7. The Commission is of the view that the coverage as well as the definition of the term ‘worker’ should be the same in all Group of laws subject to the stipulation that social security benefits must be available to all employees including administrative, managerial, supervisory and other excluded from the category of workmen and others not treated as workmen or excluded from the category of workmen. (6.21)

I-A: Approaches in drafting the Law on Labour Management Relations:

Firstly, the Commission would prefer the gender neutral expression ‘worker’ instead of the currently used word ‘workman’.

Secondly, the law will apply uniformly to all such establishments.

Thirdly, we recognise that today the extent of unionisation is low and even this low level is being eroded, and that it is time that the stand was reversed and collective negotiations encouraged. Where agreements and understanding between two parties is not possible, there, recourse to the assistance of a third party should as far as possible be through arbitration or where adjudication is the preferred mode, through Labour Courts and Labour Relations Commissions of the type be proposed later in this regard and not governmental  intervention. A settlement entered into with recognised negotiating agent must be binding on all workers.

Fourthly, we consider that provisions must be made in the law for determining negotiating agents, particularly on behalf of workers.

Fifthly, the law must provide for authorities to identify the negotiating agent, to adjudicate disputes and so on, and these must be provided in the shape of labour courts and labour relations Commissions at the State, Central and National levels.

Sixthly, The Commission is of the view that changes in labour laws be accompanied by a well defined social secuirty package that will benefit all workers, be  they in ‘organised’ or ‘unorganised’ sector and should also cover those in the administrative, managerial and other categories which have been excluded from the purview of the term worker.


II – Industrial Relations and Trade Unions

1. It is necessary to provide minimum level of protection to managerial and other (excluded) employees too against unfair dismissal or removal. This has to be through adjudication by Labour court or Labour Relations Commission or arbitration.(6.22)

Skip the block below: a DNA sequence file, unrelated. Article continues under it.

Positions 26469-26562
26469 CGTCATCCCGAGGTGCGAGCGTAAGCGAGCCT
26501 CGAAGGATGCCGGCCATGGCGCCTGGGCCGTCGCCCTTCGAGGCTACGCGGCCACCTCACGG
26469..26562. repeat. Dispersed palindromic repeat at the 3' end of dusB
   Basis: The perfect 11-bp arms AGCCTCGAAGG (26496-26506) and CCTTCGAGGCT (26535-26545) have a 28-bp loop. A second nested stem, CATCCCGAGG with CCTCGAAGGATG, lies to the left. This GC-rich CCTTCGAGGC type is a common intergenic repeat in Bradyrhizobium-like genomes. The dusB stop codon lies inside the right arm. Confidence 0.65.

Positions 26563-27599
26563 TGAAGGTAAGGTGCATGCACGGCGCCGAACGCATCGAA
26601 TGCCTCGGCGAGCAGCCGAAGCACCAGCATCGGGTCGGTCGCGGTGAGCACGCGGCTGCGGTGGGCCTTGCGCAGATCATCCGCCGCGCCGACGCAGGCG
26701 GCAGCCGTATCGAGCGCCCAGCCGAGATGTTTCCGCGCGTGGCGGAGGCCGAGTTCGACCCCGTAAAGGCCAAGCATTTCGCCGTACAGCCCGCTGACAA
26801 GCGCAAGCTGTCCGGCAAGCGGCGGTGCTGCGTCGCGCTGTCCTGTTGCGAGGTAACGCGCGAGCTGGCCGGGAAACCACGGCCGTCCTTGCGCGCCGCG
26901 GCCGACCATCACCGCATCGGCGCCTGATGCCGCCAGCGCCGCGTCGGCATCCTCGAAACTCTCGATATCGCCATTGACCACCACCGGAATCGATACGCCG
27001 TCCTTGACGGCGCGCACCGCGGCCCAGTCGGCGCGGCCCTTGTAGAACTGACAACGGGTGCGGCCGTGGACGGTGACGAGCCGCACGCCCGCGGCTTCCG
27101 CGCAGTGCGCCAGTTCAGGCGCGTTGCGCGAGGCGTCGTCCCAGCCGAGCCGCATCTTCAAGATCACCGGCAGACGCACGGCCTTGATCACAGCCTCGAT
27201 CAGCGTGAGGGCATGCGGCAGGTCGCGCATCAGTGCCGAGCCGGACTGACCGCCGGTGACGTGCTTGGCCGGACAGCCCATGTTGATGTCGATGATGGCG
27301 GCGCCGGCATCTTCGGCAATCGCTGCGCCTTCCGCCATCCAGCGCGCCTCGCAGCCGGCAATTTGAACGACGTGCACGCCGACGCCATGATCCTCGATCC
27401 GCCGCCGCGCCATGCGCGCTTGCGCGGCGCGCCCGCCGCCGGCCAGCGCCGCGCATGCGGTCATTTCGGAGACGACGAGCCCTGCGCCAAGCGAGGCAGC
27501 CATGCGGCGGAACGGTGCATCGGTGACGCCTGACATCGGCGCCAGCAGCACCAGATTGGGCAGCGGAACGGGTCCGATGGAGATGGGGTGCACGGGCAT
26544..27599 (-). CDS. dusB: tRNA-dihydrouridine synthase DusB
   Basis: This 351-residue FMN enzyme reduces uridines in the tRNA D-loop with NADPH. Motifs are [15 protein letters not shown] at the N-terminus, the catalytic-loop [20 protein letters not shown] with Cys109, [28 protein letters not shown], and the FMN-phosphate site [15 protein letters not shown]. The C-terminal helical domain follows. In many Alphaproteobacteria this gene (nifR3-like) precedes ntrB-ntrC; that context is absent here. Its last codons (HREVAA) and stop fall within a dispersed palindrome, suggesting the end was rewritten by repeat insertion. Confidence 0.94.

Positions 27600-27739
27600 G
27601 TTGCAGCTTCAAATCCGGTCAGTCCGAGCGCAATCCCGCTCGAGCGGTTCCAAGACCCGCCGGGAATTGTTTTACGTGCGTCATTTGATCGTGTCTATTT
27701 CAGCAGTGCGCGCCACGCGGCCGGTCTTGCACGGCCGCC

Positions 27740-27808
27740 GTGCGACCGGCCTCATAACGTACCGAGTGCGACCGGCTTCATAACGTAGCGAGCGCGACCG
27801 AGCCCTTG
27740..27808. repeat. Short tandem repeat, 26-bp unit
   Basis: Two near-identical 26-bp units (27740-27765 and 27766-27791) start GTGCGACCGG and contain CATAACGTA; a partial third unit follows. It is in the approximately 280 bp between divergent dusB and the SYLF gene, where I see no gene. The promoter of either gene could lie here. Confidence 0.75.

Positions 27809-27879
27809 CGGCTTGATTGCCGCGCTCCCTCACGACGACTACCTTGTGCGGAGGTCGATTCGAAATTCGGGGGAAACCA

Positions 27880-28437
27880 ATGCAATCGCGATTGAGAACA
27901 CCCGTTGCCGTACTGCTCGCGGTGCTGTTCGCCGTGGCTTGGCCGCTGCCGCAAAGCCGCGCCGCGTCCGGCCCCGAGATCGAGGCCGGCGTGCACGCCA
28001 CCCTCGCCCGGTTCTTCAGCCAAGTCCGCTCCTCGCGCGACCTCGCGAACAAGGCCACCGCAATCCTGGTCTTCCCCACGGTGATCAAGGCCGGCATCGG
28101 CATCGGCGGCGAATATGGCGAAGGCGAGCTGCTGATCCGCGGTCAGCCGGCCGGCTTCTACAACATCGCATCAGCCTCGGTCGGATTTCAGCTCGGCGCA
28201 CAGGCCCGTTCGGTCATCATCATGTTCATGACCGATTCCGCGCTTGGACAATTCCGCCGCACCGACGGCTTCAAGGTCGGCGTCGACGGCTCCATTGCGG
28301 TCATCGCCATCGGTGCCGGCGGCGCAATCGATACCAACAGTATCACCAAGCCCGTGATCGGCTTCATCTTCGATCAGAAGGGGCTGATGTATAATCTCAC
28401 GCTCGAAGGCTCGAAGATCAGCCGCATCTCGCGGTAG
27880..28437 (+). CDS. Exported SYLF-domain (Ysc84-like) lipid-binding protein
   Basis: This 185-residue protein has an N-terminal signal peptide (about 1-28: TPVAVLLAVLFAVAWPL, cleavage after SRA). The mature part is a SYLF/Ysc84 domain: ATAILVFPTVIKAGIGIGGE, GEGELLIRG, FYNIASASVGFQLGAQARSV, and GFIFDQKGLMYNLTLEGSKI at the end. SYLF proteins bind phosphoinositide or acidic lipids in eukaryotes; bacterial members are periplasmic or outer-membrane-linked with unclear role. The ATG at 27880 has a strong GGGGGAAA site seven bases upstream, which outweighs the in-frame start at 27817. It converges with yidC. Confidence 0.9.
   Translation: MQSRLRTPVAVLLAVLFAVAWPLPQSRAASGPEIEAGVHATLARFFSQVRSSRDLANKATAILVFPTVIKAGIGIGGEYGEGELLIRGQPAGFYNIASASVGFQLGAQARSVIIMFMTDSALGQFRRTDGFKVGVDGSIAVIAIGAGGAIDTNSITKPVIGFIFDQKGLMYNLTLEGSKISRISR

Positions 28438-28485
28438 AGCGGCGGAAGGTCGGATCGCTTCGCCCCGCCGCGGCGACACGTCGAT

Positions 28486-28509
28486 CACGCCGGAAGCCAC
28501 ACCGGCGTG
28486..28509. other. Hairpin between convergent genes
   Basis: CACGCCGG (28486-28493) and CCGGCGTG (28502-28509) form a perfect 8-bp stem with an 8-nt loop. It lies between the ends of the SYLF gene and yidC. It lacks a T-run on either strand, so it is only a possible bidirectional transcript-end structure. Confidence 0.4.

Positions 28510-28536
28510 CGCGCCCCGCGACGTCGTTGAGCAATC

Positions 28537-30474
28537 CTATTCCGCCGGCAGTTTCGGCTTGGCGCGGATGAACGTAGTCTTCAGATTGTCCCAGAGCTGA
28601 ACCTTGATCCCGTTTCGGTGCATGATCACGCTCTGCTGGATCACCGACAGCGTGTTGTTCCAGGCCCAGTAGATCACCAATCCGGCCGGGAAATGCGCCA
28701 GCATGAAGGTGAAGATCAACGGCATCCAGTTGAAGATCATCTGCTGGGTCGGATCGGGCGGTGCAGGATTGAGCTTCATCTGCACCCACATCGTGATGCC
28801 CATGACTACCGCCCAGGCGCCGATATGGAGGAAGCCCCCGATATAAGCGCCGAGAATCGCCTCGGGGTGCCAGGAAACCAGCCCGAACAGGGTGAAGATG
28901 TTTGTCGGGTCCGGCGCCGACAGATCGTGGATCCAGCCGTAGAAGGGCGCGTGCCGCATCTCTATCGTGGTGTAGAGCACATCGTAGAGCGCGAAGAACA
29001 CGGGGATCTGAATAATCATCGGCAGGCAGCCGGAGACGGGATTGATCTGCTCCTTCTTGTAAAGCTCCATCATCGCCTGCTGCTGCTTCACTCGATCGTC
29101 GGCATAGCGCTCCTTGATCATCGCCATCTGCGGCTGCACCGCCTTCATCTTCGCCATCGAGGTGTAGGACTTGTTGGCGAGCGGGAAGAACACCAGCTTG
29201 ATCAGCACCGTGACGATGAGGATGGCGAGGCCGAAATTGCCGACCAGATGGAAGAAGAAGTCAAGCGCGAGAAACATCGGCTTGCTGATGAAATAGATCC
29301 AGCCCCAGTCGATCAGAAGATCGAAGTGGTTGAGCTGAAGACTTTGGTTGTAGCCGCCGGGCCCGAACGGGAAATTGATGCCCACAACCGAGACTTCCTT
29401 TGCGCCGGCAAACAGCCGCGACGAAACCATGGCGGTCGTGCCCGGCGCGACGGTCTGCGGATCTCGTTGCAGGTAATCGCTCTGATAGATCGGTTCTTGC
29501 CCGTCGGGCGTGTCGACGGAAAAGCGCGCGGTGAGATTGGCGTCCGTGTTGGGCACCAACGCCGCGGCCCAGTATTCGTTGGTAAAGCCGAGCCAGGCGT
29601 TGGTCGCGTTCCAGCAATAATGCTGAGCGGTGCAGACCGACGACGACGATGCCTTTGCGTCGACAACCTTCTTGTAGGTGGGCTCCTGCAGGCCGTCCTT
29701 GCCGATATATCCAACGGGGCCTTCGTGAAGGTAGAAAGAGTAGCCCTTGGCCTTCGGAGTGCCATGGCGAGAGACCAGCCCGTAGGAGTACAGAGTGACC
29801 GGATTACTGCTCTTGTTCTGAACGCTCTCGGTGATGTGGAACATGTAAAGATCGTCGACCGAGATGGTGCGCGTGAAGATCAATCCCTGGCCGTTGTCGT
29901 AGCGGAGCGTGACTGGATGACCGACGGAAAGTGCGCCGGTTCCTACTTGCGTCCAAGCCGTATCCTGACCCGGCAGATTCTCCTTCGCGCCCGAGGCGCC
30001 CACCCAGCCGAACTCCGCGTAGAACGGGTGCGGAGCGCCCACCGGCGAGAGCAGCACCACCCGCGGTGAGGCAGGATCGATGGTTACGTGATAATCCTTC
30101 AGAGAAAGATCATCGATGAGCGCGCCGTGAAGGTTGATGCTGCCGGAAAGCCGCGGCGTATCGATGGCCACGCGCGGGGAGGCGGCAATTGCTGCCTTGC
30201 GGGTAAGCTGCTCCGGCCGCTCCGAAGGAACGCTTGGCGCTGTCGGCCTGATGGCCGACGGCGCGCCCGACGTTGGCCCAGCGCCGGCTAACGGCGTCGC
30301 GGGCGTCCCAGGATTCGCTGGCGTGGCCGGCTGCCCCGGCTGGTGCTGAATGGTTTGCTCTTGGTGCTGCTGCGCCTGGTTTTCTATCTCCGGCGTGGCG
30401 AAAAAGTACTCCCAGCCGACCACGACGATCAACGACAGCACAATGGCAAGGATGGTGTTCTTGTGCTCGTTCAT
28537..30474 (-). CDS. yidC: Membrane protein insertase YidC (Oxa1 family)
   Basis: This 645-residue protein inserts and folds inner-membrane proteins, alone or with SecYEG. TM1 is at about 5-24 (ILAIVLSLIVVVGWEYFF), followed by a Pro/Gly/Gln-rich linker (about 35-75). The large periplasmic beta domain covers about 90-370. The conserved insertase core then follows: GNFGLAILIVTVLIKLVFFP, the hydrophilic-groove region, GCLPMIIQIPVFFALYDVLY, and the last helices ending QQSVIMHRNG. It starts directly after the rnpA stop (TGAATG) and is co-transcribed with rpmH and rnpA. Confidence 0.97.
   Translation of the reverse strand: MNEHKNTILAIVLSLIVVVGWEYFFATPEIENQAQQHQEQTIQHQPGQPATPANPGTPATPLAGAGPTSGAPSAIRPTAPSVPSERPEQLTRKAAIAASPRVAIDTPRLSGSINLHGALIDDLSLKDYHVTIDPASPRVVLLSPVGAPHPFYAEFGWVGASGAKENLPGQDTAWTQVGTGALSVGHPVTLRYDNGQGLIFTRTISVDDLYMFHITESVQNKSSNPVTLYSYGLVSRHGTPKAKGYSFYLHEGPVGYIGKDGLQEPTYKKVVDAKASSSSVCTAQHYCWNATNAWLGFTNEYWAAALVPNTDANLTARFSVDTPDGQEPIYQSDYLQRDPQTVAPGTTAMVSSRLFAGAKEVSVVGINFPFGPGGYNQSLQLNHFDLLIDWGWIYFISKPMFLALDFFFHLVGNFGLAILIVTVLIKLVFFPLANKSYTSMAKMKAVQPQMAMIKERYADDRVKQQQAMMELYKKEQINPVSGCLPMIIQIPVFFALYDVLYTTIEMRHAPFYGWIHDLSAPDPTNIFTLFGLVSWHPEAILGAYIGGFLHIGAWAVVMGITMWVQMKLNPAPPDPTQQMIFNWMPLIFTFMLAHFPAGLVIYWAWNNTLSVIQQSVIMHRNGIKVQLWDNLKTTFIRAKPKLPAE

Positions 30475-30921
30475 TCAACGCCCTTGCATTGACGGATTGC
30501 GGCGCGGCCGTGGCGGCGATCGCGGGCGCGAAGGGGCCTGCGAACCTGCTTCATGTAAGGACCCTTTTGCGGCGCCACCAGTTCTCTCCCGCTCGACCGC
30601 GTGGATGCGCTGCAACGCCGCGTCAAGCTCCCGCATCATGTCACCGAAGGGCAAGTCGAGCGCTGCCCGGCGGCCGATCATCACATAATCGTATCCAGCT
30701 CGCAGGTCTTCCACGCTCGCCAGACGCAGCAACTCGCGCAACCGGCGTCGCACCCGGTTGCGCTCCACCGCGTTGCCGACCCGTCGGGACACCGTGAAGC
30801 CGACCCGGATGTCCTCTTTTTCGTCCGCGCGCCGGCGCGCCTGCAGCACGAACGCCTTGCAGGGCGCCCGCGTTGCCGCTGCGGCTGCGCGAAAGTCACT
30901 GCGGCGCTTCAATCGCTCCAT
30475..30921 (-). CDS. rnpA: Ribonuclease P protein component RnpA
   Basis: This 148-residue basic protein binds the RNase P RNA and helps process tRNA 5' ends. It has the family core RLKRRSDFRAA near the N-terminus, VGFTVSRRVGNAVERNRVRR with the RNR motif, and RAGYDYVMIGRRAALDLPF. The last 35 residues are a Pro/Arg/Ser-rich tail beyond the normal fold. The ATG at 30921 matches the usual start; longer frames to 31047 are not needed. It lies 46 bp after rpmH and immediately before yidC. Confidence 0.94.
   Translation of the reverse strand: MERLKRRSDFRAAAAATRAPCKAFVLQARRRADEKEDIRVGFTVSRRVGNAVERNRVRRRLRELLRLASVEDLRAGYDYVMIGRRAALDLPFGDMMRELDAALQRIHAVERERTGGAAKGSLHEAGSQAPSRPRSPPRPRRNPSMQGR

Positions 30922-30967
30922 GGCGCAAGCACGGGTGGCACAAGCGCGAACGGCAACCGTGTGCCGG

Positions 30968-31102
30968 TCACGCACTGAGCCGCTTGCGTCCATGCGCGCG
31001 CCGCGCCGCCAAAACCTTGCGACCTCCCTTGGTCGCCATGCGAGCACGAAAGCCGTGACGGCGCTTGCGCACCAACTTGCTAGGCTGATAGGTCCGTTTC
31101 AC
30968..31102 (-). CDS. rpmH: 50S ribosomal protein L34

2. Central laws relating to the subject of labour relations are currently the ID Act, 1947, The TU Act, 1926, Industrial Employment (SO) Act, 1946, Sales Promotion Employees (Conditions of Service) Act, 1976. There are State level legislation too on the subject.  We recommend that the provisions of all these laws be judiciously consolidated into a single law called ” The Labour Management Relations Law” or “Law on Labour Management Relations”.  (6.26)

3. We would recommend the enactment of special law for small scale units. We have come to the conclusion that the reasonable threshold limit will be 19 workers. Any establishment with workers above that number cannot be regarded as “small”.  The composite law suggested by us for small enterprises has provisions for registration of establishment, (provisions pertaining to) securing safety, health and welfare, awards of work, leave, payment of wages, payment of bonus compensation in case of lay off, retrenchment and closure, resolution of individual and collective disputes of workers etc. The law suggested by us also has provisions pertaining to social security. We are of the view that a composite law will not only protect the interest of the workers in these enterprises but will make it easier for the small enterprises to comply with the same.  (6.28)

4. The commission has avoided the term ‘Industry’  with a view that the persons engaged in domestic service are better covered under the proposed type of umbrella legislation, particularly in regard to wages, hours of work, working conditions, safety and social security. (6.40)